A decade ago, as the housing market was imploding, some intrepid souls bought co-ops and condos in New York City. Property Shark has looked at 1,000 of those homebuyers who sold their apartments in 2017, in an effort to answer a question: Were those people insane or ingenious?
The answer: Looking just at these sales, the median sale price across the four boroughs (excluding Staten Island) was $500,000 in 2008, which increased by more than $150,000 in 10 years to a median of $677,500. Brooklyn led the way with a 50 percent increase, followed by Queens at 32 percent and Manhattan at 25 percent. Only the Bronx was flat. Brownstone Brooklyn neighborhoods closest to Manhattan saw the biggest price jumps, including Brooklyn Heights, Dumbo, Boerum Hill, and Park Slope.
If you factor inflation into the math, though, the numbers are considerably less dazzling. The median sale price of the 1,000-plus assets increased by $91,200 over the past decade. Not exactly beer money, but it does put things in perspective.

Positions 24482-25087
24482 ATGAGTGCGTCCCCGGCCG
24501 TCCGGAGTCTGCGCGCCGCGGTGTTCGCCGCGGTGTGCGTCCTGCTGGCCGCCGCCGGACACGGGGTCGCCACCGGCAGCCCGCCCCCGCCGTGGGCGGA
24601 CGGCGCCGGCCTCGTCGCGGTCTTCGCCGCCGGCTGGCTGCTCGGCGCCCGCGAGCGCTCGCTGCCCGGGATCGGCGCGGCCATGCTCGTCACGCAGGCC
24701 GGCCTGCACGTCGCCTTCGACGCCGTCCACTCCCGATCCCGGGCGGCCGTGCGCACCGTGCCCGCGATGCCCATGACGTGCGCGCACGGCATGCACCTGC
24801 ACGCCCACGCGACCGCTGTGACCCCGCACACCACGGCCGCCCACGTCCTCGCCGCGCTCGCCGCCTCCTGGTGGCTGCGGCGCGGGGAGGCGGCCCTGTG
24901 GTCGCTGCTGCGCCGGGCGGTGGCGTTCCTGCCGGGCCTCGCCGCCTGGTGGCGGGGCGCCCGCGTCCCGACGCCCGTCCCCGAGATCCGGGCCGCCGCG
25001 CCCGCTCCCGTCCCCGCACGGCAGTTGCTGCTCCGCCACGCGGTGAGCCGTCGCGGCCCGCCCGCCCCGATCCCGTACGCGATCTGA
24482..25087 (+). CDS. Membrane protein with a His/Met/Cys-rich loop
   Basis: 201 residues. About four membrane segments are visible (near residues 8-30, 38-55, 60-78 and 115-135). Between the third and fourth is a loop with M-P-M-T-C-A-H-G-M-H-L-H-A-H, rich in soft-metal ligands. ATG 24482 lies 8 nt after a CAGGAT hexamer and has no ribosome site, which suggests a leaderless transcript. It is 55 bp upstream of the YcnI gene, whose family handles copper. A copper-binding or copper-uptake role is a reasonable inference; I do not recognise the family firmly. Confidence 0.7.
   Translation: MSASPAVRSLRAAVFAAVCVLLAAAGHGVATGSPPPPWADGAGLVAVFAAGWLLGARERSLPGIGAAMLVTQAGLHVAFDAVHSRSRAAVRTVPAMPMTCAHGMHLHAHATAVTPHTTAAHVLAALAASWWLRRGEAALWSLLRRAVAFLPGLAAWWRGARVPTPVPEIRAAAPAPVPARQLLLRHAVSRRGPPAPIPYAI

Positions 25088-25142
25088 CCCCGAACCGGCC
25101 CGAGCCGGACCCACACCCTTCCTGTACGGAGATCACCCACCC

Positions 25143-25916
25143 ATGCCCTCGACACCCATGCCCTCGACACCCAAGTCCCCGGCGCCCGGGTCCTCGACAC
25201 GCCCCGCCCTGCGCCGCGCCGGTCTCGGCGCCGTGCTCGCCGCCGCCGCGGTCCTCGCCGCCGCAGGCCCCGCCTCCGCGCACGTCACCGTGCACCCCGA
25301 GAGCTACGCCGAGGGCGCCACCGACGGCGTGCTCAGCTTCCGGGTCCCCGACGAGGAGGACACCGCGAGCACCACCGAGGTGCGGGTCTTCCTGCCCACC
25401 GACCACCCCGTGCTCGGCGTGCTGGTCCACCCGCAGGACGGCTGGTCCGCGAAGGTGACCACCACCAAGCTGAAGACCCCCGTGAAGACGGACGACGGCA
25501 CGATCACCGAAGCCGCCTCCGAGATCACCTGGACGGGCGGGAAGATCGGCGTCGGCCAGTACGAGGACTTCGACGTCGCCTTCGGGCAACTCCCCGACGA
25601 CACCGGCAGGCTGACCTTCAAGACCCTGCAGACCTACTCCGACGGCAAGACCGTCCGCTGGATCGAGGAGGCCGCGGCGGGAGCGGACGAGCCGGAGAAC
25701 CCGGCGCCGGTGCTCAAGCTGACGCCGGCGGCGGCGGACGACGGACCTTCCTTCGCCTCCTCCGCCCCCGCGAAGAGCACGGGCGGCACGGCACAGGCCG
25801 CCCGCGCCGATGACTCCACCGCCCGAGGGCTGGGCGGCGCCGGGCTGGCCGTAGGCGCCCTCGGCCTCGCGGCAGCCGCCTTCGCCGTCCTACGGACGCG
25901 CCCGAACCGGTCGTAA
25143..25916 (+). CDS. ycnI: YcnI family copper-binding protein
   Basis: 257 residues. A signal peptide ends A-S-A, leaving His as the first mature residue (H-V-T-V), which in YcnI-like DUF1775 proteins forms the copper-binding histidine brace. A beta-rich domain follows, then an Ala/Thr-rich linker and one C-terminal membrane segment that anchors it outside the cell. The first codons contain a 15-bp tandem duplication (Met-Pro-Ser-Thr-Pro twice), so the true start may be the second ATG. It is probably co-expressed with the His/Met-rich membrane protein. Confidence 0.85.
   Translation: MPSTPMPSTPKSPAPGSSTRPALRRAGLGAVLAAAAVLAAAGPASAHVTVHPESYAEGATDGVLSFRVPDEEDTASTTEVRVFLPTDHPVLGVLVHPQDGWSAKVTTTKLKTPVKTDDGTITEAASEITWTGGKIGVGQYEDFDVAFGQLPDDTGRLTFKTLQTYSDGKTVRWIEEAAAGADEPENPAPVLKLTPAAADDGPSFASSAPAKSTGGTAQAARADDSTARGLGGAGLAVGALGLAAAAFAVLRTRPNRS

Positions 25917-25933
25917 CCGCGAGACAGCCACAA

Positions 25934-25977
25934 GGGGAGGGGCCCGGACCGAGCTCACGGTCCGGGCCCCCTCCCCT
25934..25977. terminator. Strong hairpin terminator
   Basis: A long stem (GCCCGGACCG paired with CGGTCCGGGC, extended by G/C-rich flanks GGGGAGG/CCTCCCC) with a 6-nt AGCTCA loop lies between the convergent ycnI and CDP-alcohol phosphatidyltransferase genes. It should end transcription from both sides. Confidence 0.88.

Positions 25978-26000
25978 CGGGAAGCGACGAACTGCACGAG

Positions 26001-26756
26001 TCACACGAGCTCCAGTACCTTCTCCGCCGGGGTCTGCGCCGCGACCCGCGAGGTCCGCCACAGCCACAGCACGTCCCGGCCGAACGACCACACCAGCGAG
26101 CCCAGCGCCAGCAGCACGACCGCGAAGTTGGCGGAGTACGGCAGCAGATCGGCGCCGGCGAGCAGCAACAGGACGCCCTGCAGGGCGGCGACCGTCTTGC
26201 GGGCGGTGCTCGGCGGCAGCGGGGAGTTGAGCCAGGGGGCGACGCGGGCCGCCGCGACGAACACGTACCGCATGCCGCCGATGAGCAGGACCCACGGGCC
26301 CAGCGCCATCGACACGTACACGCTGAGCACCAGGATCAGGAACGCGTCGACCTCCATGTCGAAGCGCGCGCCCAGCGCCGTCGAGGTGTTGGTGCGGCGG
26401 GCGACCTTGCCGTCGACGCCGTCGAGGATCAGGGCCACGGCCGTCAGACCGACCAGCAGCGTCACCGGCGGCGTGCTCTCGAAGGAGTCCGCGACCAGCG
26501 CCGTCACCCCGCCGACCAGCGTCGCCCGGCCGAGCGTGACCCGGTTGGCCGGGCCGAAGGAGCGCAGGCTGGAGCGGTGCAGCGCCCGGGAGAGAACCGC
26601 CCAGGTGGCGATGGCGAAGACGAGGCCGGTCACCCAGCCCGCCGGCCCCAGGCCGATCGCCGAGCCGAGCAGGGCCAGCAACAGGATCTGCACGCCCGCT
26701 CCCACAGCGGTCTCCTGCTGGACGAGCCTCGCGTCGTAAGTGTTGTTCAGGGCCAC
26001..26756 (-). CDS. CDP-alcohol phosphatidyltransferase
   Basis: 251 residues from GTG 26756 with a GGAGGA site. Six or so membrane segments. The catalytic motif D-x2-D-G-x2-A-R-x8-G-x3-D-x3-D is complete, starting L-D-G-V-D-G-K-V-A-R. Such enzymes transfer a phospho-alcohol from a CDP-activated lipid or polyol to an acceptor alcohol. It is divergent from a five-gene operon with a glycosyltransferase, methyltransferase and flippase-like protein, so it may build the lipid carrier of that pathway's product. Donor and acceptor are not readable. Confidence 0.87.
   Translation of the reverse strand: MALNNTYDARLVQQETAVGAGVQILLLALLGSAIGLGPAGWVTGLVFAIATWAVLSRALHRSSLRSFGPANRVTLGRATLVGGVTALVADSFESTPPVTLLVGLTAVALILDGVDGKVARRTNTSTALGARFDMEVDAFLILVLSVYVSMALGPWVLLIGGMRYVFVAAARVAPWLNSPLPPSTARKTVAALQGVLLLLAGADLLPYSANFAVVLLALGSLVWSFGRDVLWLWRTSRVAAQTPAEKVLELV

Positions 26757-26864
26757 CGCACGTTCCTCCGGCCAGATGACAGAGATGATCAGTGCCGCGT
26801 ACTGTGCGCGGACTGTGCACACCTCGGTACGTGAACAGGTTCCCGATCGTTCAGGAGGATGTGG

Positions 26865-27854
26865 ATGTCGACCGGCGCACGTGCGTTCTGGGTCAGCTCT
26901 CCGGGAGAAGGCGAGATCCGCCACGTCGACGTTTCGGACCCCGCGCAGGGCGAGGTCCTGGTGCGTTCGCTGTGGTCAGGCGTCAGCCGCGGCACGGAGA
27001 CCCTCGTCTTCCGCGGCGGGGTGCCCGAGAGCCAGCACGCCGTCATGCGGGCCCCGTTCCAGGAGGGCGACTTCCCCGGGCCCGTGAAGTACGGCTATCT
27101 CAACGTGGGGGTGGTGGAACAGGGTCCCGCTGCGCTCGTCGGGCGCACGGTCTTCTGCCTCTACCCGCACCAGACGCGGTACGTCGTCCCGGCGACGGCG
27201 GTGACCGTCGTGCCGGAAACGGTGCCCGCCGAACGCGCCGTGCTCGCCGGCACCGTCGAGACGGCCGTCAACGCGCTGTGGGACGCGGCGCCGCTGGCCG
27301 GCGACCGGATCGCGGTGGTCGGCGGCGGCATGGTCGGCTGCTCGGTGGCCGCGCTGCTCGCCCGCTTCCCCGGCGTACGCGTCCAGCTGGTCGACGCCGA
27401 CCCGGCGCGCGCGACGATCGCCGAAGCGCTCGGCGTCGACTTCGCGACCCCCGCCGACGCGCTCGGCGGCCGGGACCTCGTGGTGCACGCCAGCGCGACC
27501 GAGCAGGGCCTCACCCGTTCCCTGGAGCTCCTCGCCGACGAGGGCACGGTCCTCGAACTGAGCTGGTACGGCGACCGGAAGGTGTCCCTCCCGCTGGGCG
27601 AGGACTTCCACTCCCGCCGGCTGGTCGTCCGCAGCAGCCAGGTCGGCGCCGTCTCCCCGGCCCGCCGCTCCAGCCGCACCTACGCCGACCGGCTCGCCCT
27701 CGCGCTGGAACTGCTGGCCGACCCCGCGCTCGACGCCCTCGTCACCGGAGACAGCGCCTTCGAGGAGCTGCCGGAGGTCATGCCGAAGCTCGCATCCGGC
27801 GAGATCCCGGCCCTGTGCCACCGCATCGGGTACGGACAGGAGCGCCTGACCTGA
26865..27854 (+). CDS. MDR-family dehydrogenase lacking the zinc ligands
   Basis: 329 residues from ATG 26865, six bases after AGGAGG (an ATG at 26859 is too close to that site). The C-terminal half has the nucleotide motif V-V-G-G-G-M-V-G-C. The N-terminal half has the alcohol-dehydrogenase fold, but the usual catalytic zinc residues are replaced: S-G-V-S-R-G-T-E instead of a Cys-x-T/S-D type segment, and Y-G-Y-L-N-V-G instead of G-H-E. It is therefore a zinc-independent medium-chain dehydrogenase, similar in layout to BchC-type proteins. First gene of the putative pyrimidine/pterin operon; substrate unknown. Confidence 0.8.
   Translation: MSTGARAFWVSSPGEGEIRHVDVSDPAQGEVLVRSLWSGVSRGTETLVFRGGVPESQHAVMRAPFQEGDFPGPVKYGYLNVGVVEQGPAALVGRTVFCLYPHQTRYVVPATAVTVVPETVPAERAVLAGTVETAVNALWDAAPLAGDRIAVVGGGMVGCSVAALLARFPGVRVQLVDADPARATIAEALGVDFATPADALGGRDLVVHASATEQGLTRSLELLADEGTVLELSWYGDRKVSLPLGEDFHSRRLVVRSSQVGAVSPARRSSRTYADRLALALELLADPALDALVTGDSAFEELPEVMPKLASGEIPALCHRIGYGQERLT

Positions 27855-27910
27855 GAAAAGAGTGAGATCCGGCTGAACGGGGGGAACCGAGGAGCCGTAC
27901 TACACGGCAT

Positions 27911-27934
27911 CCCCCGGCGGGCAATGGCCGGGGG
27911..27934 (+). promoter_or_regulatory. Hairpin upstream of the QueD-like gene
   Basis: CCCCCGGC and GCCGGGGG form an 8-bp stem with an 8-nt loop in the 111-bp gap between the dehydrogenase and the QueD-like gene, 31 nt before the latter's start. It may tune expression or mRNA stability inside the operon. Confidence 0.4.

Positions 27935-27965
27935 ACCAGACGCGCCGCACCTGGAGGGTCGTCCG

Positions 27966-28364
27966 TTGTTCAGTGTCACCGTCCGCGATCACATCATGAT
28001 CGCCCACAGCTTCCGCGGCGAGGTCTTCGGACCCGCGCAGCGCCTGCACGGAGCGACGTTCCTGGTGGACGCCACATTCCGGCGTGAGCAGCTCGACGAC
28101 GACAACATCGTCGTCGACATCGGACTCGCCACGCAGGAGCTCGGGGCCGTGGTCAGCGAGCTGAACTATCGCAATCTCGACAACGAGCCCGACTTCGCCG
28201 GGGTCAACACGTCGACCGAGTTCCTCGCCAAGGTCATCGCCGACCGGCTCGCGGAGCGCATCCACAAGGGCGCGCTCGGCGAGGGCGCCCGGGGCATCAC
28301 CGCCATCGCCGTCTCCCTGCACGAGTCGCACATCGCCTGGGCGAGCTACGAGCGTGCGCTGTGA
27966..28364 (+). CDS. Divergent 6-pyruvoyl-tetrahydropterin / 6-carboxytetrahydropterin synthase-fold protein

For the $500,000 median price of a co-op or condo in 2008, one could have bought 56 shares of each company in the Dow Jones Industrial Index. If kept from 2008 until 2017, these would’ve ended up being worth almost $1.4 million – a nearly three-fold increase – a profit significantly larger than one would’ve made by selling an apartment.
Live and learn. Or, better yet, get back to the stock-buying geniuses after the next stock market crash.
Thinking of buying a co-op or condo? Already bought, and not sure how co-op/condo life and rules work? Learn all about purchasing a place and living in your new community. It's not like renting, and its not like owning a house. What's it like?